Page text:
You have probably heard it from your own pulpit. You have probably seen the announcement in the bulletin. You have probably read about it in the Standard Bearer. You have probably heard it discussed at Sunday coffee. You may have even prayed about it yourself. There is an urgent need in the Protestant Reformed Churches for more preachers of the gospel.

This is not a new need, but one that’s been around since Jesus told his disciples, “The harvest truly is plenteous, but the labourers are few” (Matthew 9:37). Jesus’ command in response to that “problem” was that the disciples would pray: “Pray ye therefore the Lord of the harvest, that he will send forth labourers into his harvest.” By God’s grace, our denomination, congregation, families, and individual members have heeded that command. Petitions for God to raise up more men to pursue the ministry are uttered regularly throughout our churches and families. And in many ways, we may be thankful that God has already answered those prayers.

I’m hopeful that none of this is news to you. And the point of this article is not to tell you the need, but to point you, young man, to the logical next step: Considering the calling of the ministry for yourself. Young men, single men, married men, middle-aged men, men with children or without, the time is now for you to consider the ministry. It’s time to consider whether or not the Lord is calling you to pursue that work in answer to your own prayers.

Some may call this obvious, but I say otherwise—from my own experience. During my synodical examination, almost all of my fellow students admitted that they had thought about the ministry at a young age. Some always desired that work, and for others it came and went. My experience was different—I had never considered the ministry. As a boy and throughout my teenage years I heard the discussions, and I listened to the exhortations of ministers and teachers. But, every time the subject came up, I convinced myself that the ministry was a task for other men, not for me.

My perspective changed by a work of God through ordinary means. In my early college years, I continued to hear the prayers of my pastor. I heard every single week as he asked God to raise up more men for the ministry “even from this congregation.” I was also approached by others who asked me if I was considering seminary. Sometimes these comments were made seriously, sometimes in jest. Whatever the case may be, God used those petitions, comments, and other circumstances in my life to move me to consider the ministry. When I finally did seriously consider, it did not take long for me to become convinced that God was calling me, at least internally, to pursue the gospel ministry.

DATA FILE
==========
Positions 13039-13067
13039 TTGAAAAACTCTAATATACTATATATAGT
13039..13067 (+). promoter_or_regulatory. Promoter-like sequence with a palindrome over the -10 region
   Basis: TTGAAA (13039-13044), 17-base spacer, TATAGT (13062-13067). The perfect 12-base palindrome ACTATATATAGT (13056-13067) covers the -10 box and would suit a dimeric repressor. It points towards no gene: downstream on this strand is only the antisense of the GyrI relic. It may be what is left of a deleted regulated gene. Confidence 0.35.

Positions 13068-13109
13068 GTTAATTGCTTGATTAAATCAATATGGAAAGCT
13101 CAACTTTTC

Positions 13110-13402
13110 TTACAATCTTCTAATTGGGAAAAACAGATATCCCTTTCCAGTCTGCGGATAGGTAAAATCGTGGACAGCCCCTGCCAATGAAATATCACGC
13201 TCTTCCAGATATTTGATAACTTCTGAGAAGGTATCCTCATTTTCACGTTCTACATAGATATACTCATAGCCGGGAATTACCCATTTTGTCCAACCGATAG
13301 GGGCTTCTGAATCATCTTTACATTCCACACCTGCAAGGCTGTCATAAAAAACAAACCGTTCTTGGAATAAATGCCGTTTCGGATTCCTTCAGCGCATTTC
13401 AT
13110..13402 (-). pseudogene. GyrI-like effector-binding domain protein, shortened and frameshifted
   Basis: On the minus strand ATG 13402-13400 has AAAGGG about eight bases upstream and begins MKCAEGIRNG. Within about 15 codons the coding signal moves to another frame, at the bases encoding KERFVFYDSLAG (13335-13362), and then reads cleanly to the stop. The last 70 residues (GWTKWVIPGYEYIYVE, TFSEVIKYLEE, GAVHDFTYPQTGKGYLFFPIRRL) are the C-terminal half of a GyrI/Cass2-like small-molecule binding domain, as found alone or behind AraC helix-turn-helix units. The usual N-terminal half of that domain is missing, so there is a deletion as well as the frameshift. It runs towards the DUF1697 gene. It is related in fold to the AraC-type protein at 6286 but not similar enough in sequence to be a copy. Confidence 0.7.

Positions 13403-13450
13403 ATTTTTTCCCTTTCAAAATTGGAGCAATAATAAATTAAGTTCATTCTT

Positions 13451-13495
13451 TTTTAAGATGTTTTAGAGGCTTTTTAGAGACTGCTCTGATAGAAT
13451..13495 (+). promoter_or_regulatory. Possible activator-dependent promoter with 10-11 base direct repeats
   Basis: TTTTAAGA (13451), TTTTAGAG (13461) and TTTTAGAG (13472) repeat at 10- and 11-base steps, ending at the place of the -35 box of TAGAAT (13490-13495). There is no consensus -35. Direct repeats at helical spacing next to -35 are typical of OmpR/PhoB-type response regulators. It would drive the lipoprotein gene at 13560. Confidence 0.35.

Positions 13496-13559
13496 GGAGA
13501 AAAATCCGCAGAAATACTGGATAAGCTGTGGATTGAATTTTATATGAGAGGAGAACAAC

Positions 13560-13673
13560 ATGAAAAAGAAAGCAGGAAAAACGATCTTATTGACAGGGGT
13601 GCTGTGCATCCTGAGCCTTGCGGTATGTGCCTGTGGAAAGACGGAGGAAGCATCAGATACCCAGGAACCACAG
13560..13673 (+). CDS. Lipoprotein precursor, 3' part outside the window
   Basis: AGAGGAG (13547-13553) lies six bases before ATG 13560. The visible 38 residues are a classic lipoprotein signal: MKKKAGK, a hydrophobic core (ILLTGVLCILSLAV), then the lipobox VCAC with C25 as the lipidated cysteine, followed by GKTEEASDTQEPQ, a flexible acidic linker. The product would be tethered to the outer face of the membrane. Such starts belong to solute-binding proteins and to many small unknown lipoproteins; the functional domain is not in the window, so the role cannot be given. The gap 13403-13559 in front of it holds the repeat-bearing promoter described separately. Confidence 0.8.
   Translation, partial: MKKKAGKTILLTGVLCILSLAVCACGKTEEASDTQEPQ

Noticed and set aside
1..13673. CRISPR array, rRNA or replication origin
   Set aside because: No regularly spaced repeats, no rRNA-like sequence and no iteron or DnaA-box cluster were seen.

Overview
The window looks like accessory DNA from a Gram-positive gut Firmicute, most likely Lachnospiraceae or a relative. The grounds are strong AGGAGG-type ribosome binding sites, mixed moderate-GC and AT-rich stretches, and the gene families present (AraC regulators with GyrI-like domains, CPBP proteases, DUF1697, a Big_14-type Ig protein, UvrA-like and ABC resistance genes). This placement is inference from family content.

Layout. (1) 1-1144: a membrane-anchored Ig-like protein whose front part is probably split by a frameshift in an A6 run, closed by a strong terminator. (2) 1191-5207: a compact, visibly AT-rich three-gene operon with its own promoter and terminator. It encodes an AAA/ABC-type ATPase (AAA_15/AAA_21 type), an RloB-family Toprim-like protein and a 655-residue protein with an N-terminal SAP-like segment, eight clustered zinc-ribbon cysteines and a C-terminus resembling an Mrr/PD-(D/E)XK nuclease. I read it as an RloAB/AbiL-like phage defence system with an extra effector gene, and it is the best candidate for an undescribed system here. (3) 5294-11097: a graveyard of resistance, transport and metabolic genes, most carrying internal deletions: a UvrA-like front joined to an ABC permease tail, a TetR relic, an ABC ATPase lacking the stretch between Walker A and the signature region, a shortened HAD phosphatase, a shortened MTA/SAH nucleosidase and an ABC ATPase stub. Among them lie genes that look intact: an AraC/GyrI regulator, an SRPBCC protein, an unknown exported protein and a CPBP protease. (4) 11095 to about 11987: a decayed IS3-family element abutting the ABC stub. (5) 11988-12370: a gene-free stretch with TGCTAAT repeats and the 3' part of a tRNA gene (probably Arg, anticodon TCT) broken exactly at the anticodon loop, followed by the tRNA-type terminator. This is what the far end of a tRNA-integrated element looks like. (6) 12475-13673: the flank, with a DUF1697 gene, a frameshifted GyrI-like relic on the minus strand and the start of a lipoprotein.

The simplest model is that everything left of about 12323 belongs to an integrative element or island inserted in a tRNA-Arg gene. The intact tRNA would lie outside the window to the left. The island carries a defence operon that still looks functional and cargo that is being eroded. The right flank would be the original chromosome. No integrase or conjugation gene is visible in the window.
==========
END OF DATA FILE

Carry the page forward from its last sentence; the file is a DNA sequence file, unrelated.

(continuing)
Taking the liberty of applying my own circumstances to others, that is my advice: Men, consider it. Think about it. Pray about it. Talk to others about it. Give some serious time and effort to the task of examining your heart, your gifts, and the need of God’s church.

If you believe you ought to pursue the ministry, or even if you are uncertain, talk to your parents or siblings. Talk to your pastor. Talk to your elders. Stop in at seminary to talk to a professor. Talk to multiple people, and people who know you in different ways. And when you talk to all these people, listen to what they have to say. Whether or not respected brethren believe you should pursue the ministry is important. Professor Gritters’ Suggestions for Young Men Considering Attending Seminary is also a good place to start.

Not sure if this is your calling? Be assured this is not out of the ordinary. Most men take pre-seminary courses and even enter seminary with a great deal of uncertainty. Probably far more men take up an “ordinary” occupation wondering whether or not they should have pursued the ministry further. In either case, be confident that if God has set you apart for that “good work,” he will make it clear to you in one way or another.

Are you convinced the ministry is not your calling? Most will come to this conclusion, and you can still help the cause by encouraging gifted, spiritually-minded young men to consider the ministry. Don't push them into it; just encourage them to consider it. It is also important that friends and family of those who are considering the ministry have a positive attitude about ministry. The pressure of such a pursuit is weighty enough, and I am sure many young men keep their distance from the ministry out of a fear of what their friends and relatives might say or think. Speak positively about the office of the ministry; don't drive them away from it. 

The need for ministers is great, and the work of the ministry is a good work! Continue to pray for that cause in obedience to Jesus’ command. And men, don’t neglect to give serious consideration to this calling for yourself.

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This article was written by David Noorman who has been declared a candidate for the ministry in the Protestant Reformed Churches of America.